Reinventing Luxury … how Bernard Arnault is reinventing LVMH and its fashion houses, ready to win in an Asian and digital world
May 7, 2019
In an extract from his forthcoming book “Be Extraordinary: Rise up to Lead the Future Business” Peter Fisk profiles LVMH’s CEO Bernard Arnault:
Whilst start-ups have risen on the waves of technological progress, more traditional businesses have had to adapt or reinvent themselves for a changing world. Luxury brands are an extreme example of this, and in particular in the world of fashion. The old world was about brand exclusivity and personal service, a boutique store on the Rue St Honoré in Paris, or Via Montenapoleone in Milan. Today’s luxury fashionistas sit online searching from their homes of Los Angeles or Shanghai. They expect new collections as soon as they are shown in fashion shows and personalised to their tastes. In particular the rapidly growing markets of Asia see luxury brands as a symbol of progress and status.
Bernard Arnault might be a 70-something Frenchman, but he understands this new world. CEO of LVMH, the world’s largest luxury goods business, his personal wealth of almost $100 billion makes him the wealthiest man in Europe, and fourth richest in the world, which is not bad for an engineer who joined his father’s construction company at 22 years old. Within a few years, Arnault already saw the world differently, persuading his father to sell the construction business and move into the real estate market. They created Férinel, a speciality vacation property business, of which he became leader in 1977, just before his thirtieth birthday. During this time, Arnault started to understand the luxury consumer, the power of brands, and how targeting premium niches could be incredibly profitable. In 1984 he spotted an opportunity to acquire a finance company that had lost its way, but still owned some interesting assets including a rather staid and sensible Christian Dior, and department store Le Bon Marche. He quickly set about refocusing the business and reenergising its best assets for a changing world.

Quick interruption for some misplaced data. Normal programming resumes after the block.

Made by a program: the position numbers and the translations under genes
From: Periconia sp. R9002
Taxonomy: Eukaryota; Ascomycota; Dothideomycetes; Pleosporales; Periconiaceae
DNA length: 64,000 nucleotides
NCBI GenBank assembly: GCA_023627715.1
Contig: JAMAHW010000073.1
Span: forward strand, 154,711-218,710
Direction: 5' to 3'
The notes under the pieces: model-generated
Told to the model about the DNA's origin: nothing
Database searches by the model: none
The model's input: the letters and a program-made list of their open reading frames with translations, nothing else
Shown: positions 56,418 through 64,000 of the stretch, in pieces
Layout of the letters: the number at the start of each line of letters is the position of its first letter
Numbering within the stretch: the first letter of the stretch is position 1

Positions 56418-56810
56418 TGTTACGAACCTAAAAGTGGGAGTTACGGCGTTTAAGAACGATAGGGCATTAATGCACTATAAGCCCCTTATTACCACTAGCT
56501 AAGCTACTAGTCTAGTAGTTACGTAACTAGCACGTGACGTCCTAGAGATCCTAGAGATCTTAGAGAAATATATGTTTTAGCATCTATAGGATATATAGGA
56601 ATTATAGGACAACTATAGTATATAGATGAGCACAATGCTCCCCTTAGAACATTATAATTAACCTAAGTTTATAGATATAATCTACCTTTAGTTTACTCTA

The rebirth of Dior fuelled his vision and acquisition power in the luxury fashion world, and within 5 years by working with other investors, he had become the largest shareholder in the recently merged Louis Vuitton and Moet Hennessey, becoming the chairman of LVMH in 1989. The New York Times Magazine hailed Arnault a “superstar who has risen spectacularly to become head of the world’s largest luxury-goods company aged just 40”.
In the 30 years that followed, his ambition has turned LVMH into the world’s largest luxury goods business, bringing together over 70 brands, or houses, like Givenchy and Fendi, Donna Karan and Marc Jacobs, retailers like Sephora and DFS, and jewellers Bulgari and TAG Heuer. Newer brands include Chinese red wine Ao Yun, as well as Rihanna’s Fenty Beauty range, whilst the oldest brand is wine producer Château d’Yquem, which dates its origins back to 1590. Arnault has long realised that managing such a large and diverse portfolio requires a delicate balance of financial control and creative independence.
Designers like John Galliano and the late Alexander McQueen demanded freedom to create, whilst brands in the group benefit from the long-term financial approach that can nurture brands over time, and support less profitable ones to grow stronger. He sees LVMH as a family-business, with 4 of his 5 children working in different parts of the organisation, but also seeing all of his employees and brands as part of a long-term relationship. Indeed, his motivation is much less about financial results, and much more about brand legacy, saying he is much less interested in quarterly results than he is in brand health and growth.
During Arnault’s leadership, LVMH has multiplied 20 times in value. With rapid growth in Asia, but fairly stagnant performance in Western markets, he is acutely aware of the changing global marketplace. In recent years he has accelerated online developments of each brand, often partnering with retail platforms and local businesses. He has also driven rapid growth of brand stores in major cities. With a personal fortune similar to Warren Buffett, his personal investments focus on digital businesses like Netflix and global retailers like Carrefour, keeping him tuned into a changing world. The French billionaire likes to tell the story of how “Steve Jobs once asked me for some advice about retail, but I said, I am not sure at all we are in the same business.” However, Jobs famously went on to say, “You know Bernard, I don’t know if in 50 years my iPhone will still be a success but I can tell you, I’m sure everybody will still drink your Dom Pérignon.”